Health care is physical, not metaphysical. It consists of goods, such as penicillin and heart stents, and services, such as oncological attention and radiological expertise. Even if we entirely eliminated money from the equation, conscripting doctors into service and nationalizing the pharmaceutical factories, the basic economic question would remain.
We tend to retreat into cheap moralizing when the economic realities become uncomfortable for us. No matter the health-care model you choose — British-style public monopoly, Swiss-style subsidized insurance, pure market capitalism — you end up with rationing: Markets ration through prices, bureaucracies ration through politics. Price rationing is pretty straightforward: Think of Jesse James and his “Pay Up, Sucker!” tattoo on his palm. Political rationing is a little different: Sometimes it happens through waiting lists and the like, and sometimes it is just a question of money and clout. American progressives love the Western European medical model, but when Italian prime minister Silvio Berlusconi needed a pacemaker, he came to the United States to have it implanted.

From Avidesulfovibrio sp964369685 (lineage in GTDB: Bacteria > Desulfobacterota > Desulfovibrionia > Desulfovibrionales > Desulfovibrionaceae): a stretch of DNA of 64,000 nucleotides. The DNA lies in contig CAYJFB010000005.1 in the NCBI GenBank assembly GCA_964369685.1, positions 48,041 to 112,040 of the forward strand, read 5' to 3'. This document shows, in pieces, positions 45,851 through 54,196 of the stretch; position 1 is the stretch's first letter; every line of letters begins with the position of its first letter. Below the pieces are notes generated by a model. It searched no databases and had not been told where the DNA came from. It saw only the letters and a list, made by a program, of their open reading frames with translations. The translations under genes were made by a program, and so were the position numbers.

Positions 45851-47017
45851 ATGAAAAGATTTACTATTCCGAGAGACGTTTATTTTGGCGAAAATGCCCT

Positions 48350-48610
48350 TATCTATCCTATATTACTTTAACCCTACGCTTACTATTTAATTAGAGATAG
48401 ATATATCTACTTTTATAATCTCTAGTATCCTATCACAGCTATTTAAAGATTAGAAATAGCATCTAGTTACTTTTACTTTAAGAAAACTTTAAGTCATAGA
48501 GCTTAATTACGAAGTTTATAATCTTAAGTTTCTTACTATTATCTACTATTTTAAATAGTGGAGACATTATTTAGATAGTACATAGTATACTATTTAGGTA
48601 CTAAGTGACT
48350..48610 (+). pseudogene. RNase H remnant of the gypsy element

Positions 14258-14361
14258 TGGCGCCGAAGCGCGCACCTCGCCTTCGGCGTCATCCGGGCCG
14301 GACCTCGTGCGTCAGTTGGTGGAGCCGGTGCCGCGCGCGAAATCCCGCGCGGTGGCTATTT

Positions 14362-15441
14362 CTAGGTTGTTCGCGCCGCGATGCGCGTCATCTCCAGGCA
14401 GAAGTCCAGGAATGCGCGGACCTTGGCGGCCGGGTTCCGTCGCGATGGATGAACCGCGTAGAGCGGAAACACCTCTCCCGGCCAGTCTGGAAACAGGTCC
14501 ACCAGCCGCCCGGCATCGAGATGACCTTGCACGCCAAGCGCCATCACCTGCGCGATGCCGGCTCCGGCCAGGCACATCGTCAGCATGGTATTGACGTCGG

Rich people always get better stuff. That’s what it means to be rich. And money is only one resource: Political connections matter enormously in some places, as might a good family name or employment in a powerful firm. If you live in one of the poorer corners of the world, you may have “free” health care, meaning that if you should become infected with HIV, you will get a free aspirin. On the other hand, the Coca-Cola Company distributes antiretroviral drugs, free of charge, to employees around the world being treated for HIV.